Deferiprone not beneficial for newly diagnosed Parkinson’s disease

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In newly diagnosed patients with Parkinson’s disease, deferiprone is associated with worse measures of Parkinsonism, according to a study published in the Dec. 1 issue of the journal. New England Journal of Medicine.

David Devos, MD, Ph.D., from the University of Lille, France, and colleagues step Two trials included newly diagnosed Parkinson’s disease patients who had never received levodopa. Participants received oral deferiprone (15 mg/kg body weight twice daily) or matching placebo for 36 weeks at a 1:1 ratio (186 Patience in each group). Dopaminergic therapy was withheld unless deemed necessary for symptom control.

The researchers found that symptom progression led to initiation of dopaminergic therapy in 22.0% and 2.7% of participants in the deferiprone and placebo groups, respectively. The mean Movement Disorder Association-sponsored modification of the Consolidated Parkinson’s Disease Rating Scale score at baseline was 34.3 in the deferiprone group, Placebo group They increased by 15.6 points and 6.3 points respectively.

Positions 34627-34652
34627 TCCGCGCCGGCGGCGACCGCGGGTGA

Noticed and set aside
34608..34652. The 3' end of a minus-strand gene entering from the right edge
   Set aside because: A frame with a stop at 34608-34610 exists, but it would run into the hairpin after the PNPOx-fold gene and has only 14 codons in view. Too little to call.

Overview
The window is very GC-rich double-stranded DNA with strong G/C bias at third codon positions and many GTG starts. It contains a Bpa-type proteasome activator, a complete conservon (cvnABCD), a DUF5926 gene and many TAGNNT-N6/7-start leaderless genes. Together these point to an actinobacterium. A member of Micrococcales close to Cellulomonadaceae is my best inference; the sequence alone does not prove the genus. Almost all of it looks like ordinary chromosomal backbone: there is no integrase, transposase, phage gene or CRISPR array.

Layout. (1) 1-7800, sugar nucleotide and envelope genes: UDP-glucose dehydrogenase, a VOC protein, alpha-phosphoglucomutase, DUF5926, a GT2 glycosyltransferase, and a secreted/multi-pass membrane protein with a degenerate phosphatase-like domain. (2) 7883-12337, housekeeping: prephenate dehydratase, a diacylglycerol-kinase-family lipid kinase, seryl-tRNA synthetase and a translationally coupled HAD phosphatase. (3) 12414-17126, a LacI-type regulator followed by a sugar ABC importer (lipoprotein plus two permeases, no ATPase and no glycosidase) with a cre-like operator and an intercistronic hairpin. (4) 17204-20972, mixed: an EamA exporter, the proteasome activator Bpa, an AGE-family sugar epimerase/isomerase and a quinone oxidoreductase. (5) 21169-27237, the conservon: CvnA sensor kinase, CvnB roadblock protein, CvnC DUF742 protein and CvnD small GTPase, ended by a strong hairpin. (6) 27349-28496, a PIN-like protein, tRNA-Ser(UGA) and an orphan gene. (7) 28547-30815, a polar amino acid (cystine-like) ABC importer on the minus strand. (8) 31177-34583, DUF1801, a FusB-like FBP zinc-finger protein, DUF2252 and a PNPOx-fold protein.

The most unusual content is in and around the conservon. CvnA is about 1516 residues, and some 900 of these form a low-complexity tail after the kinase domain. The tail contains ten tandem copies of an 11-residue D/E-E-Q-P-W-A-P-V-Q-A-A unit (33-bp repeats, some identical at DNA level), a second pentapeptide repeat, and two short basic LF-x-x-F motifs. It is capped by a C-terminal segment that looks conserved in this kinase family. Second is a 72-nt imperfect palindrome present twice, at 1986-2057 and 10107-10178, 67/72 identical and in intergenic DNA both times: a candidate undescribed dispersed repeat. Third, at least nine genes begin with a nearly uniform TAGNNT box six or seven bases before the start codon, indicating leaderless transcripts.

Significant reductions in nigrostriatal iron content were observed in the deferiprone and placebo groups. The main serious adverse events of deferiprone were agranulocytosis and neutropenia in two participants and her three.

“Deferiprone was not associated with benefit compared with placebo in measures of Parkinson’s disease progression, and there was evidence of clinical deterioration,” the authors wrote. “Deferiprone was associated with adverse events. .”

ApoPharma and Chiesi provided deferiprone and placebo for the study.

For more information:
David Devos et al, Trial of deferiprone in Parkinson’s disease, New England Journal of Medicine (2022). DOI: 10.1056/NEJ Moa2209254

Douglas Galasko et al. Lack of benefit of iron chelation in early Parkinson’s disease. New England Journal of Medicine (2022). DOI: 10.1056/NEJMe2213120

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Quote: Deferiprone Not Beneficial in Newly Diagnosed Parkinson’s Disease (Dec 1, 2022)

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